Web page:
Stories and rare documents revealing life serving aboard HMS Belfast are being shared to mark the 80th anniversary of the historic warship’s launch.
And the first “certificate for wounds and hurts” issued on the warship has been revealed by the Imperial War Museums, which owns and runs the vessel as a museum moored near Tower Bridge on the Thames in London.
The insights are being shared ahead of the 80th anniversary weekend on March 17-18, when visitors to have a chance to meet surviving veterans from HMS Belfast, explore the ship and take part in free nautical-themed activities.
They will even be able to even enjoy a slice of nine-tiered cake, inspired by the ship and made by Sophie Faldo, the 2017 winner of the Great British Bake Off and a serving officer in the Army.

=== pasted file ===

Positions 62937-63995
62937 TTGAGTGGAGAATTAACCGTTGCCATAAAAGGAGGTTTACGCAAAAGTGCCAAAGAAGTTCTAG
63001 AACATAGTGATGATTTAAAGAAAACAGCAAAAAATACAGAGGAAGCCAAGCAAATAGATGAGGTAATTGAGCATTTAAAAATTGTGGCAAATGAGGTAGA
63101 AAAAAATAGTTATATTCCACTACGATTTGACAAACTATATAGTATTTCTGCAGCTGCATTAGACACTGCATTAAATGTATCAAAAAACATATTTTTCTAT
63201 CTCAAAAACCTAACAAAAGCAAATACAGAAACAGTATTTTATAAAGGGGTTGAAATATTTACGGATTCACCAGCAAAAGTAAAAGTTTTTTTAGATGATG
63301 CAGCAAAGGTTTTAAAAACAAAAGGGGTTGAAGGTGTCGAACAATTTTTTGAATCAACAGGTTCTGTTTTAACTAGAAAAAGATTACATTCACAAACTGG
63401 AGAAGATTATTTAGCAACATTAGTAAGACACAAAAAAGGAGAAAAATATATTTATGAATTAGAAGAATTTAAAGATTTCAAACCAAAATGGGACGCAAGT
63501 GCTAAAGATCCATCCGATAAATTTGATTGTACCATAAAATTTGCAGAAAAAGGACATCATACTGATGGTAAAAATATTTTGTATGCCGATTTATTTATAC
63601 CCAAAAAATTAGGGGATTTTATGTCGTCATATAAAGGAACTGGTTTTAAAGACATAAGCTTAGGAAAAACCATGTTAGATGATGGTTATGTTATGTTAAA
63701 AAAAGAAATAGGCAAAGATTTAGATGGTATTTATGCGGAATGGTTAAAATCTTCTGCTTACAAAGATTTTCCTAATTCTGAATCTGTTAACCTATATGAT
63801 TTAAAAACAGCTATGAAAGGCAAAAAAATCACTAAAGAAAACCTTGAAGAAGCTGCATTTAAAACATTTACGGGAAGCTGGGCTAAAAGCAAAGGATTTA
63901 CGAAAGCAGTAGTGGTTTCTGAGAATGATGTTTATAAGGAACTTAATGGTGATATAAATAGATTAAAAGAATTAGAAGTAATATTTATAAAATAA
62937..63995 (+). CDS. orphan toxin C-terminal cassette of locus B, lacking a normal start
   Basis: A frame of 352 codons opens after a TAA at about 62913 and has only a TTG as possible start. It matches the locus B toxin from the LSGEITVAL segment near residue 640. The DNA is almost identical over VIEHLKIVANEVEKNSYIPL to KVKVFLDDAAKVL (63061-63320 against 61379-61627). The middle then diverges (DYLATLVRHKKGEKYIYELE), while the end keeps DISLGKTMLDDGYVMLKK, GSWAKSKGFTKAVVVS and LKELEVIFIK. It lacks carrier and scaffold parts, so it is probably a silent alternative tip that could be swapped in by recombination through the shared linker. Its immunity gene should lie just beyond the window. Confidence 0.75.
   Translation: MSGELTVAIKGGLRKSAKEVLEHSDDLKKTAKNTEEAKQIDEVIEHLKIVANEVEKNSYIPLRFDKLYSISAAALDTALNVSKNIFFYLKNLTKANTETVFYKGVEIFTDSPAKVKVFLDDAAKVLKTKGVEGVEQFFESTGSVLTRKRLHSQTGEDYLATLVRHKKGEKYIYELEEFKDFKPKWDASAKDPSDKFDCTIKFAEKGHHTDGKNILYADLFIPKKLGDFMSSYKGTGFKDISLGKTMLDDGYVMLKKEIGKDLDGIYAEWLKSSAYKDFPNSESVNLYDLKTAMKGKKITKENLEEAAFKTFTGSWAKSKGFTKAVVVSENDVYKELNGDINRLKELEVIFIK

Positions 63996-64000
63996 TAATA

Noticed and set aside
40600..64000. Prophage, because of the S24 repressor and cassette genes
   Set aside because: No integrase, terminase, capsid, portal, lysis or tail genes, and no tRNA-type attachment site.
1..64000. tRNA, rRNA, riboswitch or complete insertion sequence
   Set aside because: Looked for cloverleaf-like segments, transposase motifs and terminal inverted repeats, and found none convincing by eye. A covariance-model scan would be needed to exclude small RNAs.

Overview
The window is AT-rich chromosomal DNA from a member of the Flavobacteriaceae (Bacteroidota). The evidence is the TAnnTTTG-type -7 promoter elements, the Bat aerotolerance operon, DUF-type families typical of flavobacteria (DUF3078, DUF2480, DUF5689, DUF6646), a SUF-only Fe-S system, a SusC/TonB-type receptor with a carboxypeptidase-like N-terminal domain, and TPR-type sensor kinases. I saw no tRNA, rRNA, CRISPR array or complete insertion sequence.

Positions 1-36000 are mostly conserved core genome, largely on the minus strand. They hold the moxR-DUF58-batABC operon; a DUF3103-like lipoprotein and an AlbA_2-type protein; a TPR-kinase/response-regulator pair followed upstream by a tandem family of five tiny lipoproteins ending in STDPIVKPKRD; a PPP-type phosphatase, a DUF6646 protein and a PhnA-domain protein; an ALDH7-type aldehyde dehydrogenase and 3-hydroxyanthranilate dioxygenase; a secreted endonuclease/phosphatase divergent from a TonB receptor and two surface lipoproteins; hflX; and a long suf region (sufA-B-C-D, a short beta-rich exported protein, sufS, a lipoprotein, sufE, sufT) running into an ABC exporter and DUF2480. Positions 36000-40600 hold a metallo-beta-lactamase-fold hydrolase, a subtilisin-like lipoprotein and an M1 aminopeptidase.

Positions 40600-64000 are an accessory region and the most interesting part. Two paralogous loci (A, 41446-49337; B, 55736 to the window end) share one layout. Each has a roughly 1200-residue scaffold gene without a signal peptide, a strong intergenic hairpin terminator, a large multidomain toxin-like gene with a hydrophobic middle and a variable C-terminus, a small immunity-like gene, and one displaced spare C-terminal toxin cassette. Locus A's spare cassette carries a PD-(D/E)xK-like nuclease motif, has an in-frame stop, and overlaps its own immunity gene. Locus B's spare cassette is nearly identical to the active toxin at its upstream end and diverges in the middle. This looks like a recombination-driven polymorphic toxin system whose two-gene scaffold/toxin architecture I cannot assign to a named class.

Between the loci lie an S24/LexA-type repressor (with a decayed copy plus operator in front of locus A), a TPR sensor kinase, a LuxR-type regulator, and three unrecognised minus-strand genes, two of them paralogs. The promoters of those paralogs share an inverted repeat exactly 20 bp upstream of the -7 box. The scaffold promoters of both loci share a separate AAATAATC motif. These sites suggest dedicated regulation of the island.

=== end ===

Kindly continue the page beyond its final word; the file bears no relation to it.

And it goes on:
By 1971, the ship was on the verge of being scrapped, but the Belfast Trust stepped in to save it, docking it in London and opening it to the public. It was taken over by the IWM in 1978.
Mr Harrison described HMS Belfast as “a lovely ship, there’s some ships that are warm, and that was, it was a lovely ship, it still is”.
“I came to these big waves coming over, and I dashed to my turret, grabbed the turret door,” he said.
“Another one came over, my legs went up with the water, and my hand was actually frozen onto the the turret handle, otherwise I’d have gone over the side with it.
“I had to massage my hand when the wave’s gone to get my hand off it, open the turret door and get in.
“That was a scary moment.”
“The deck stopped bouncing, but it was very very still and very, very dark.
“I found my way out and up, as I opened the hatch, water came pouring in and I thought ‘my God, we’ve sunk’, but one of the fire hoses had been distorted with the explosion and had directed right down my poor old hatch,” he said.
Ian Kikuchi, senior curator at the IWM said HMS Belfast was an “unique witness” to 20th century conflict.